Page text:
The Victimization of Victims

Perrott Victim 1

If you are ripped open, some people will condemn you for bleeding. If you are beaten and battered, some will despise your scars. If you speak of your injuries in an attempt to heal, empower yourself, or inspire others, you will most likely be attacked all over again and then cast into the garbage dump.

Bottom line: If you admit to being a victim, you will be victimized for your victimization. And that is why those who suffer domestic abuse and/or any kind of sexual, emotional, or physical abuse often remain silent or don’t admit to their wounds for many years.

It’s been a rough week. The first eight days of every month are particularly hard because those are the days of the month (five and a half years ago) that I had to sit at the hospital with my unconscious son, hoping and praying he would survive and then accepting the horrifying truth that he would not.

Also, a poem I wrote five years ago (copied below), to explain the depths of my grief over the death of my son, suddenly came to the attention of my friends again this past week. In the poem I speak of sexual, emotional, and physical abuse that occurred during my childhood. I never expected the pain this new discussion would bring me. And while it distresses me greatly to speak of the reaction I received, I believe it’s important to share.

An older sister of mine attacked me for my words. She not only took offense that I accused my father of emotional abuse, and physical abuse toward my siblings and my mother, but she assumed I had also accused him of sexual mistreatment. I had not, but even if I had, her behavior was shocking to me.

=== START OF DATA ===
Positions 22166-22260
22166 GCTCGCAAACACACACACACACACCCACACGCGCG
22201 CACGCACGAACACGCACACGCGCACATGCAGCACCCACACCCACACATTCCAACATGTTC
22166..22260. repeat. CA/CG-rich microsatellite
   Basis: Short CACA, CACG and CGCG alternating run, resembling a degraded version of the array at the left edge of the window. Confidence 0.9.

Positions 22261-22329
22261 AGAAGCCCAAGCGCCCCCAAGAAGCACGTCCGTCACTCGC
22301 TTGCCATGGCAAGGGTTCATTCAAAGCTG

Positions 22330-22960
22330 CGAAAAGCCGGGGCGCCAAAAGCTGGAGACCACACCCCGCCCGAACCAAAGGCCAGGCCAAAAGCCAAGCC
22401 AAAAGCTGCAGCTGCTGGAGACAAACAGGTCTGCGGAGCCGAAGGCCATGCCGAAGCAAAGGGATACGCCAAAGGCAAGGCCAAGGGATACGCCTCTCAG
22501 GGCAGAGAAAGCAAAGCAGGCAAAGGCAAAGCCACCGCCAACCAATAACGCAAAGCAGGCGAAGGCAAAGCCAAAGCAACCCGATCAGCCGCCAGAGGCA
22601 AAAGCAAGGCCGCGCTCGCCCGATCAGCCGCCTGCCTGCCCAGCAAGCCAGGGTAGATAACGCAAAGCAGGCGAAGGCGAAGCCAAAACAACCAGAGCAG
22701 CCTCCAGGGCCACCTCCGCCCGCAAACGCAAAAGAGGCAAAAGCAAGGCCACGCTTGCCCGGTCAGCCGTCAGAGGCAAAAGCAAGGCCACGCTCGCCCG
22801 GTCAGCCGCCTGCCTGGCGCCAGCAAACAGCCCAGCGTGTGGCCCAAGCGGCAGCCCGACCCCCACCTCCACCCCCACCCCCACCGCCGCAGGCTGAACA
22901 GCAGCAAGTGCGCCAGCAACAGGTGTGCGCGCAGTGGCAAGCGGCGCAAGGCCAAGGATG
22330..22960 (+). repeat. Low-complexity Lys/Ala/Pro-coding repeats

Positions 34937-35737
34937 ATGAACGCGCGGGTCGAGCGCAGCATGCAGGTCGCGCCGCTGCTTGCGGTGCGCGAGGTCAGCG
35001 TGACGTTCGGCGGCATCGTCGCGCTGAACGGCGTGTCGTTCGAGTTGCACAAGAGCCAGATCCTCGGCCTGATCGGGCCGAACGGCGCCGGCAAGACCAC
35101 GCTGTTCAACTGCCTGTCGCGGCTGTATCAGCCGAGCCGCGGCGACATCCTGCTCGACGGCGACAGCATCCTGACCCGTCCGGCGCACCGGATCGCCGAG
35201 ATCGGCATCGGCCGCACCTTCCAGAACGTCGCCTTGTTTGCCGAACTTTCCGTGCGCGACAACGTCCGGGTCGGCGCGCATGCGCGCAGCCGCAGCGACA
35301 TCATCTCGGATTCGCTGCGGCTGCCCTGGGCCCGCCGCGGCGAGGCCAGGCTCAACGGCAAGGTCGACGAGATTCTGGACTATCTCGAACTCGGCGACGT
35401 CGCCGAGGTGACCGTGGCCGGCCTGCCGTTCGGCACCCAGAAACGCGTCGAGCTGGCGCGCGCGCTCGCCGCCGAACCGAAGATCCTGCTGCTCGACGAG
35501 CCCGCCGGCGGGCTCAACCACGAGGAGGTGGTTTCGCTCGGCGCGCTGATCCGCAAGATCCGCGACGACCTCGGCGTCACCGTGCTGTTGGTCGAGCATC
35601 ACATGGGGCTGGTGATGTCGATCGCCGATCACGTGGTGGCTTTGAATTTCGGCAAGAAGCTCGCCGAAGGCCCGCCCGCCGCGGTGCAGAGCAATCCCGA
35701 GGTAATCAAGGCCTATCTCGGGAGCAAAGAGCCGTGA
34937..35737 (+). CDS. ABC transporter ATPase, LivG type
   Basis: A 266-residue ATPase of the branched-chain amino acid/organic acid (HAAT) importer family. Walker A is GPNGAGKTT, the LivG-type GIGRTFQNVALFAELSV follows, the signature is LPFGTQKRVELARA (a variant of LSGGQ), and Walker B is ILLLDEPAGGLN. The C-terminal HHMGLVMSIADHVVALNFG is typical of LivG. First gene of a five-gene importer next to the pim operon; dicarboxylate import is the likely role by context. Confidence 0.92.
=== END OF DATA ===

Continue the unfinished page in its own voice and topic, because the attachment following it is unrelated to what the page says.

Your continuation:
My sister began to make excuses for my father: He was sick. We all do stupid things. Without him I would never have had life. He worked and fed us. We can’t blame our parents all our lives for our problems. Some people have it rougher than I do. God gave me four children–“The Lord giveth and the Lord taketh away,” she said. (Some of these were written by her the next day.)

And, adding to my suffering, my sister stated that, while I have lost only one child, another sister has lost three. I suppose that means I’m to be grateful that I have lost only one child, and be ashamed of my grief.

A friend recently posted that her grown daughter has lived a long distance from her for eleven years. Another mother commented that it never gets any easier. We can all understand, and sympathize. But my son has been gone five and a half years and I can’t go visit him. I have no hope that he will ever “move” back home. And, yes, it never gets easier.

But people expect grievers to move on. Otherwise they are accused of being stuck in grief. That’s an unrealistic expectation.

And it’s unrealistic to expect a child or even an adult to hide injustices forever. I was sixty years old when I finally revealed the violence that stained my childhood, leaving me to suffer severe PTSD today.